The concept of detriment is quite widely defined. In a number of cases, merely revealing the whistleblowing employee’s identity to others has amounted to a detriment. Furthermore, unfair dismissal claims in the Employment Tribunals involving whistleblowing allegations are more troublesome for employers than normal unfair dismissal cases for a number of reasons:
A dismissed employee can apply for what is known as interim relief when they submit their unfair dismissal claim, provided that claim is submitted within seven days of termination. This is essentially an order that they be reinstated on full salary and benefits until the final determination of their claim, including any appeal. The Employment Tribunals aim to resolve straightforward unfair dismissal claims within 26 weeks but in reality many take much longer. This is particularly so in whistleblowing cases, which tend to be factually complex.
If the employee subsequently loses their case at the final hearing, there is no obligation to reimburse the employer the salary paid during the period of reinstatement. To succeed in an application for interim relief an employee must show only that it is likely that their whistleblowing claim will succeed at the full trial. The test is therefore not a difficult one for employees to meet, particularly given the draconian nature of the interim relief order.
To date applications for interim relief have been rare. However, it is a powerful tool available to dismissed employees, particularly as a way of encouraging employers to settle Employment Tribunal claims more quickly, and for a higher amount.
In addition to compensation for financial loss an Employment Tribunal can also make an award for injury to feelings. Finally, protection against detriment for having made a protected disclosure applies not only to employees but also to workers which is defined more widely and includes any person who has contracted to do work personally, unless the person is genuinely self-employed.
What practical steps can employers take to protect their position?
Review your organisation’s whistleblowing policy to ensure it is robust and accessible. The main purpose of the policy is to encourage workers to raise concerns internally and provide a mechanism by which to do so. Remember that a whistleblower will often need to raise concerns about their own manager or department. The policy should also detail how concerns will be investigated and dealt with, and the protection from reprisals that will be available for whistleblowers.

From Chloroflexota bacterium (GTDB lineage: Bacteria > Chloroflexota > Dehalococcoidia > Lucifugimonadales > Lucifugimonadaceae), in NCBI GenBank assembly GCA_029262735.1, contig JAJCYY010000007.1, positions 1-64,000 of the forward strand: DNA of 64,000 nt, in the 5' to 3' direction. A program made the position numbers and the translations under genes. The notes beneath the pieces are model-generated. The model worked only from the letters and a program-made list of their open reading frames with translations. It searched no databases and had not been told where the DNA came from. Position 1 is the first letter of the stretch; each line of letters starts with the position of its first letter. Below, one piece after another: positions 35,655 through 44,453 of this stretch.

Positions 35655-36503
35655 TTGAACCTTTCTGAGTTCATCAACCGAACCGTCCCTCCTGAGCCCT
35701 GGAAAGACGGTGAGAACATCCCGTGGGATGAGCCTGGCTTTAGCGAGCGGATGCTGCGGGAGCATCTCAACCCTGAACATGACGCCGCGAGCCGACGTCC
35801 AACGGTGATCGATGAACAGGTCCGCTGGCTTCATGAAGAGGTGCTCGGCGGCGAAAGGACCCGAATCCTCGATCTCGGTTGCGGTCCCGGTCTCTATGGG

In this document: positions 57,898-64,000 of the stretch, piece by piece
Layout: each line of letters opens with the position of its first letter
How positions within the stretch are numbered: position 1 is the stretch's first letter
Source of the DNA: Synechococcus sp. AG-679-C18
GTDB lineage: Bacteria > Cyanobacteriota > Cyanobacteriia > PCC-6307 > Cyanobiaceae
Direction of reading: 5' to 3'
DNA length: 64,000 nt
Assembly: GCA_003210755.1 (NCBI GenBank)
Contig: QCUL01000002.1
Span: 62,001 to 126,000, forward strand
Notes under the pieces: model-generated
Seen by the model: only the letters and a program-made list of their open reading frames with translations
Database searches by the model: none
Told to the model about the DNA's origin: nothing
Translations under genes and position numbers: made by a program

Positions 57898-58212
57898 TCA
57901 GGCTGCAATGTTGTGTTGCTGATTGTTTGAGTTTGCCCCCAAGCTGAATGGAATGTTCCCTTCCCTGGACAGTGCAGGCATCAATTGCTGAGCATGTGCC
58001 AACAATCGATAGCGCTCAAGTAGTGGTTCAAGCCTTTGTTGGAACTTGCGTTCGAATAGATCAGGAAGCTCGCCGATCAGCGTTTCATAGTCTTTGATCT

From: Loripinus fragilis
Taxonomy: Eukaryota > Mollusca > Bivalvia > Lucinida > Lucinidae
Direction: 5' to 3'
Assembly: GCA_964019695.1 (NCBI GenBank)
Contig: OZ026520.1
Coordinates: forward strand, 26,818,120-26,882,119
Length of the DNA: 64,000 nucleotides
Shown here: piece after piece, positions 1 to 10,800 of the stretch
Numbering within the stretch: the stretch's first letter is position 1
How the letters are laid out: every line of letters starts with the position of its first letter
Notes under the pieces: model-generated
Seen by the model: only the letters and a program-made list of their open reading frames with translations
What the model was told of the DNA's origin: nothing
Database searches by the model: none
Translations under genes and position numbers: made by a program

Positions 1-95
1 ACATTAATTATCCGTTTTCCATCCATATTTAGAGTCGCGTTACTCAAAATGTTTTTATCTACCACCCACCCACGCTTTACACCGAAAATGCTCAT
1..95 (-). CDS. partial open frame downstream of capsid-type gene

Ensure the policy is drawn to workers’ attention through induction and other training, and keep a written record of having done so. Proving a clear means of blowing the whistle internally ought to aid in reducing external disclosures which may bring unwanted media and regulator attention. In particular, for external disclosures other than to a regulator to be protected, the employee must show it was reasonable in the circumstances to make the disclosure externally. It is very unlikely that an external disclosure will be protected where the employee is aware of the internal channels and has no good reason not to use them.
Keep a clear audit trail of disclosures made and actions taken. An Employment Tribunal will often attach greater weight to contemporaneous documents than later witness testimony.
Consider how to treat whistleblowers who do not wish their identity to be more widely known within the organisation. The desire to remain anonymous must be balanced against the right of any employee accused of wrongdoing to test the evidence against them in a disciplinary hearing.
Be prepared to be contacted by a regulator. When a whistleblowing claim is submitted to the Employment Tribunals the claimant can indicate that they would like details of their complaint to be passed to the relevant regulator.